Rotary Peace Center at Chulalongkorn University, Bangkok, Thailand
Peace is the mother of civilization and war is the demon of destruction. Civilization and development cannot progress if there is no peace in the country. Most governments, institutions, and individuals create development thinking that they are preventing conflicts and creating peace. The idea that future wars can be prevented before they break out has been around for many generations and has taken many forms. The past two weeks of studies at the Rotary Peace Center at Chulalongkorn University has indeed shown me that an ounce of prevention is worth a pound of cure and a stitch in time saves nine.
Prevention is and will always be the best medicine. Perhaps the unimpeachable logic of these precepts should suffice to move governments and international organizations to develop robust capacities to prevent violent conflict and to deploy them strategically. Unfortunately history suggests otherwise.
Too many wars have erupted without significant effort undertaken by parties that might have been able to prevent them. Sierra Leone, Nepal, South Sudan, Somalia, and Liberia, just to name a few, are some of the incidences in which violent conflicts could have been mitigated if the governments had put prevention measures in place. We have witnessed state leaders come out broadly to express how they have strategically invested in conflict prevention and disaster management. This has been accompany by sporadic violence and extremism activities that has been meted upon innocent citizens for instance in the North of Kenya where at least every month the country loses its population in attacks and bombings. Recently, ten police officers were killed at the Kenyan coast while on duty while tens of citizens lost their lives in Garisa despite the government’s assurance of security.
A balanced assessment of progress in preventing violent conflict, however, must acknowledge the serious gaps in our understanding and global capacities. In the end, practice rarely lives up to rhetoric and commitments. Moreover, the international security environment has evolved in ways that raise the importance of prevention and simultaneously work against its effectiveness. Should we wait to act until after a terror attack has occurred? The Alshabab has turned Kenya and Somalia into a battle field. It started as an uprising collecting money from citizens and burning charcoal to amass money. Little did the Somalis and the regional governments knew it would turn out to be a deadly terror group. The Mungikis, Sungusungu, Blue Boys, and many more tribal militia groups tried in Kenya. They were the major actors in the 2007 post-election violence. Was the government aware of them prior to their influence? Repeated calls to “act early,” instill a “culture of prevention,” and above all, mobilize “political will” have been manifestly inadequate. Probably initial mitigation interventions would have saved nine.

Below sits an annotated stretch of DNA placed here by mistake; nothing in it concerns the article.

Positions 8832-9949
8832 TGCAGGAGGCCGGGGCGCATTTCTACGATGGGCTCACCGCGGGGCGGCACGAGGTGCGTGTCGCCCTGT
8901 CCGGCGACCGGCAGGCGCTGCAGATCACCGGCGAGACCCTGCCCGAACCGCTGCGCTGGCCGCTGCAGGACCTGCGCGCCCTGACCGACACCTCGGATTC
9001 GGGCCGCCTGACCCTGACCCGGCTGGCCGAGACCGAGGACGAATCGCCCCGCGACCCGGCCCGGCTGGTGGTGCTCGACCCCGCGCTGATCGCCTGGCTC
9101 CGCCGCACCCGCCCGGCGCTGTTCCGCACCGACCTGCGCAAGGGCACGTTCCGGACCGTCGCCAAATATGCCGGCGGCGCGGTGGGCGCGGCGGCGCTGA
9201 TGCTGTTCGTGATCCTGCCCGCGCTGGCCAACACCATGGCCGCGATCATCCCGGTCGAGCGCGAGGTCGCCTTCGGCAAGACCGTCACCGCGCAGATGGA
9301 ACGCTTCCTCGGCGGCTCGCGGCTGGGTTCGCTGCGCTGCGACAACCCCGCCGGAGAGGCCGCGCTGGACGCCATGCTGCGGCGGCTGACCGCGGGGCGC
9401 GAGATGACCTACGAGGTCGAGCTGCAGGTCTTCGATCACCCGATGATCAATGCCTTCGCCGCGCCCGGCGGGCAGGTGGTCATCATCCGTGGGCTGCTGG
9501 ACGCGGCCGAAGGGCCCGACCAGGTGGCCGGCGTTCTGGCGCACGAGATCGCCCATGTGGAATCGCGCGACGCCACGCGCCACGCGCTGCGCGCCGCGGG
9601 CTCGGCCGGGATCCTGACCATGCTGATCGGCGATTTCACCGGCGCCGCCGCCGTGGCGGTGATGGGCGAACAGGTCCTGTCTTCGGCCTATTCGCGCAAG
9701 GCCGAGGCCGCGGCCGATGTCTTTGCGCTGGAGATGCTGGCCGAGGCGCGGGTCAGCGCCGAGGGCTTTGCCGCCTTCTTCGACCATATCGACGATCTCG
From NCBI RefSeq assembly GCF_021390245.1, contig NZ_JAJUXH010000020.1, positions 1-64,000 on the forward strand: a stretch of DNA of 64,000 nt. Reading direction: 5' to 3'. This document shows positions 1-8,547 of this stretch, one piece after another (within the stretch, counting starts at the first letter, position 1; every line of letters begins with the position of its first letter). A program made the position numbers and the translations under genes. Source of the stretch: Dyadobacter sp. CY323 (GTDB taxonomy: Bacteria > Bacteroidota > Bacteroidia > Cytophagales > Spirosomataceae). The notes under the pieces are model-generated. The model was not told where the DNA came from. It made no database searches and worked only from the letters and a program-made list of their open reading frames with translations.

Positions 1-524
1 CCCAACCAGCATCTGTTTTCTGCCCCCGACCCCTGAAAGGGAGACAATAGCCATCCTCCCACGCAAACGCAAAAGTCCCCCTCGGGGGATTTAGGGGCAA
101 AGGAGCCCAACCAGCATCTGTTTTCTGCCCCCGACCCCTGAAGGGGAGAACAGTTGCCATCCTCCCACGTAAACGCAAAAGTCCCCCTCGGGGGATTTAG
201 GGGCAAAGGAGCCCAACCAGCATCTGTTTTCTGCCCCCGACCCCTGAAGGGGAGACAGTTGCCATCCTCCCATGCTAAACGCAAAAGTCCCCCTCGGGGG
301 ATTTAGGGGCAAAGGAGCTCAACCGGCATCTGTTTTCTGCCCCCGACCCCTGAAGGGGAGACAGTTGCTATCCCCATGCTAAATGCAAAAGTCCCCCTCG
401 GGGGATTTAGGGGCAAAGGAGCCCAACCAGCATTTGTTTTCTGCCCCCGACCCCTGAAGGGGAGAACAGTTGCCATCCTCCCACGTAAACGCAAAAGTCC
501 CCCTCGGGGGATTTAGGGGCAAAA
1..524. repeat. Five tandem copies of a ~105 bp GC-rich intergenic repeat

Serious strategies to prevent violent conflicts must go further. Given the political violence during electioneering periods ever since the advent of multi-party democracy in early 1990s, it behooves the political leaders and the citizens as a whole to synergize efforts in ending this tragic cycle. While peacemaking efforts during active conflicts might aim to prevent a conflict from escalating or spreading and peacebuilding efforts in post-conflict phases aim to prevent recurrence, the security apparatus has to recognize the need for early warning early response and its importance in averting violent conflicts.
The studies last week with disarmament, demobilization, and reintegration expert Dr. Des Molloy has challenged me to apply these skills to the frequent attacks between the Pokots and the Kalenjins in Baringo County that has existed for decades. Perhaps if the government and peace stakeholders would have seen it earlier, it would have been remedied before it escalated to the present situation. These two communities have been killing and maiming each other over an issue that started as a traditional practice where they used to keep night watch over their cattle for the fear of being raided. However, they have graduated from using traditional made spears and arrows to using guns, perhaps because of the dynamic developments in technology. However, the practical lessons from Dr. Norbert Ropers, our lecturer on constructing workable peace processes, gave me hope that all is not lost. The interventions put in Sierra Leone, Haiti, South Sudan, and the current dialogue and mediation in South Thailand is a step forward worth emulation.
Preventing violent conflict is, indeed, difficult and the challenge to advancing the prevention agenda is unavoidable yet also surmountable. Consistent deployment of effective conflict prevention strategies is possible as the stakes demand that actors move unwaveringly toward the day when this possibility is a reality in believing that indeed a stitch in time eventually saves nine. The peace program at the Rotary Peace Center at Chulalongkorn University is but one step in building the capacities of individuals to make this a reality.
Moses Chavene, Kenya
Rotary Peace Fellow
June 2015 Session